Volume

Volume is the quantity of three-dimensional space enclosed by a closed surface. For example, the space that a substance (solid, liquid, gas, or plasma) or 3D shape occupies or contains.[1] Volume is often quantified numerically using the SI derived unit, the cubic metre. The volume of a container is generally understood to be the capacity of the container; i.e., the amount of fluid (gas or liquid) that the container could hold, rather than the amount of space the container itself displaces. Three dimensional mathematical shapes are also assigned volumes. Volumes of some simple shapes, such as regular, straight-edged, and circular shapes can be easily calculated using arithmetic formulas. Volumes of complicated shapes can be calculated with integral calculus if a formula exists for the shape's boundary. One-dimensional figures (such as lines) and two-dimensional shapes (such as squares) are assigned zero volume in the three-dimensional space.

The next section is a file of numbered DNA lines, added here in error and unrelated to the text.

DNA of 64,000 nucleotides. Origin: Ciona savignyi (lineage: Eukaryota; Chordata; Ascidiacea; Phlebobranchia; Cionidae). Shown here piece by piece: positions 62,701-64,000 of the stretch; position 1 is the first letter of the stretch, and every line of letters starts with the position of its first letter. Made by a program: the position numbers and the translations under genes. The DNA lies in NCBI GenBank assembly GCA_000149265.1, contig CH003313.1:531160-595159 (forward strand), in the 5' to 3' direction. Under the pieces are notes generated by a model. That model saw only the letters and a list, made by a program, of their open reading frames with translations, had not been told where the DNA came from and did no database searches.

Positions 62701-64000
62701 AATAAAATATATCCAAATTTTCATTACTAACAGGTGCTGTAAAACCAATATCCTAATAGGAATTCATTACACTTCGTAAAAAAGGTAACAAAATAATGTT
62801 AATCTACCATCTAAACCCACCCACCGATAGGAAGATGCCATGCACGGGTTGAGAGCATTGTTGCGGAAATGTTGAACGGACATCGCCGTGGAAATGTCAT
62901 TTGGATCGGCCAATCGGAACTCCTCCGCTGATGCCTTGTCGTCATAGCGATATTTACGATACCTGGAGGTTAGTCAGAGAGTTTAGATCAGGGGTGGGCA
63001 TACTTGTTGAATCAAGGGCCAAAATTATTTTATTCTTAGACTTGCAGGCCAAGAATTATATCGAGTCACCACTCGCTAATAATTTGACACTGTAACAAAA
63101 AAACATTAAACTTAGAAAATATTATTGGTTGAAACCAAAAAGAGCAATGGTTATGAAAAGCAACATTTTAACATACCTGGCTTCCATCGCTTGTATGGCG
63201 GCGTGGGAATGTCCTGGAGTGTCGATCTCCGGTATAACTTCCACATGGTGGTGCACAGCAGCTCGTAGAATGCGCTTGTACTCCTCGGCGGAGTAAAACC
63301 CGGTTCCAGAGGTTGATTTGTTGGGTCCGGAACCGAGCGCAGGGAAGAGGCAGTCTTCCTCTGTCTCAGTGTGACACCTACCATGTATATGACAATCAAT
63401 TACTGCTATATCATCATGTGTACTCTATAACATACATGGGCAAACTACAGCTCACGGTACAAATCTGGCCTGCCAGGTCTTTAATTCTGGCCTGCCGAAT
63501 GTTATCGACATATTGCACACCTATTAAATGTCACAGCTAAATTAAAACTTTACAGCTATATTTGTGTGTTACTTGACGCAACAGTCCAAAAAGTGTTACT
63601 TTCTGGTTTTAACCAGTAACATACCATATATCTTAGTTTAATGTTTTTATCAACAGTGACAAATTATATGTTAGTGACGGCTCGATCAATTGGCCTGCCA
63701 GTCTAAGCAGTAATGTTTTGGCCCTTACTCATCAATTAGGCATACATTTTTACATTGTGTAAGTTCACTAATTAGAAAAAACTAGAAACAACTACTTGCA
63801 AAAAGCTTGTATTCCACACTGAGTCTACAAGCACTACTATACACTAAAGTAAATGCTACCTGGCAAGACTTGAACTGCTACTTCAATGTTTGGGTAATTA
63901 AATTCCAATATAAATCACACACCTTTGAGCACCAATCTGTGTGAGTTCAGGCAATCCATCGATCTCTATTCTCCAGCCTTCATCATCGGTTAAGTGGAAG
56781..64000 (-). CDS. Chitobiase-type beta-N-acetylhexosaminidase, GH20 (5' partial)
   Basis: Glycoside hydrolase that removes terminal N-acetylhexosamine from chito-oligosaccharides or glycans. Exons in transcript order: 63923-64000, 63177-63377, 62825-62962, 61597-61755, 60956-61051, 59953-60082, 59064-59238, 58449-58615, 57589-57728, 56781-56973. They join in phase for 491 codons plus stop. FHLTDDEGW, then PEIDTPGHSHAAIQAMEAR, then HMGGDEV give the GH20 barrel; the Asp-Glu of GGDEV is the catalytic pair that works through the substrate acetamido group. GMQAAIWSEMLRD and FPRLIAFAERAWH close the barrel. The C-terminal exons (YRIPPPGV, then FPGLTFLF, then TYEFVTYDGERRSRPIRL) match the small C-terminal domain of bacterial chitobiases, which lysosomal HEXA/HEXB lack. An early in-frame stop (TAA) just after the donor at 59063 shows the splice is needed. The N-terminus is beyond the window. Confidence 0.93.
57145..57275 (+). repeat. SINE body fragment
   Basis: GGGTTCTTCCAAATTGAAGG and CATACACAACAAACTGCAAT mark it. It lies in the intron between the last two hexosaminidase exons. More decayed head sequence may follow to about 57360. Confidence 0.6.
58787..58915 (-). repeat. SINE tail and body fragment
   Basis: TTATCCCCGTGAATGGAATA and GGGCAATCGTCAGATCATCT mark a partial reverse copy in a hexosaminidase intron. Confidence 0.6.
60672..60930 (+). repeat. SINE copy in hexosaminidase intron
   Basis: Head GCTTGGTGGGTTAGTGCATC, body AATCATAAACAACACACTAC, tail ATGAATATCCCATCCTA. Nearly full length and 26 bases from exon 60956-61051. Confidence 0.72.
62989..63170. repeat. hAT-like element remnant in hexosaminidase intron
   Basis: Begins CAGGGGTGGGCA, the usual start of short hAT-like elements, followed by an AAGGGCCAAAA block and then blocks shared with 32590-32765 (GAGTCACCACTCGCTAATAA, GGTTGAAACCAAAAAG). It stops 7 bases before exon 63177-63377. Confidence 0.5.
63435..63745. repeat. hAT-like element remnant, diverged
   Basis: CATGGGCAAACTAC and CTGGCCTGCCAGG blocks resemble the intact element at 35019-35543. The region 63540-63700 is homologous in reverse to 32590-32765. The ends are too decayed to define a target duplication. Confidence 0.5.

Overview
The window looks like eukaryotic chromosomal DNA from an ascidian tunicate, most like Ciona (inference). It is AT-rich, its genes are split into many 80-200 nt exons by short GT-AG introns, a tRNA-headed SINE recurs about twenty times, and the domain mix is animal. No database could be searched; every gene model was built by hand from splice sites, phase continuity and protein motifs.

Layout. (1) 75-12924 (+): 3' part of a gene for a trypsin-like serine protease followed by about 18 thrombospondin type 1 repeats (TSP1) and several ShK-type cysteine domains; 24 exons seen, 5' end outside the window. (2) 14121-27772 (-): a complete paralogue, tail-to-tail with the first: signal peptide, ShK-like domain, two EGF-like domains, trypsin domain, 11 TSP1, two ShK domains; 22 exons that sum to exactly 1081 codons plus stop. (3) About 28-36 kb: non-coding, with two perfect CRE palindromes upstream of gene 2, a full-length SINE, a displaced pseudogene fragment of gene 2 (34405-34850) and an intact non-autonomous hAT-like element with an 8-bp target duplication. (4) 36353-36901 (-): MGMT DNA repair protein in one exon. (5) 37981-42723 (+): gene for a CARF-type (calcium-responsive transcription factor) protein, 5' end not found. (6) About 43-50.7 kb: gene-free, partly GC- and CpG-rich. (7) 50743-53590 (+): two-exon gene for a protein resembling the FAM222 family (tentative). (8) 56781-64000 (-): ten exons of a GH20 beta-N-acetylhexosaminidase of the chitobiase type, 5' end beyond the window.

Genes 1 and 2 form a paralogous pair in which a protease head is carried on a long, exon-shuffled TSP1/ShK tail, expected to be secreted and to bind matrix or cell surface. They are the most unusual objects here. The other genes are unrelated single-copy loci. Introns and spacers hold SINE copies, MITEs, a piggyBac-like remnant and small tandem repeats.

Volume
A measuring cup can be used to measure volumes of liquids. This cup measures volume in units of cups, fluid ounces, and millilitres.
Common symbols
V
SI unitCubic metre [m3]
Other units
Litre, fluid ounce, gallon, quart, pint, tsp, fluid dram, in3, yd3, barrel
In SI base units1 m3
DimensionL3

The volume of a solid (whether regularly or irregularly shaped) can be determined by fluid displacement. Displacement of liquid can also be used to determine the volume of a gas. The combined volume of two substances is usually greater than the volume of just one of the substances. However, sometimes one substance dissolves in the other and in such cases the combined volume is not additive.[2]

In differential geometry, volume is expressed by means of the volume form, and is an important global Riemannian invariant. In thermodynamics, volume is a fundamental parameter, and is a conjugate variable to pressure.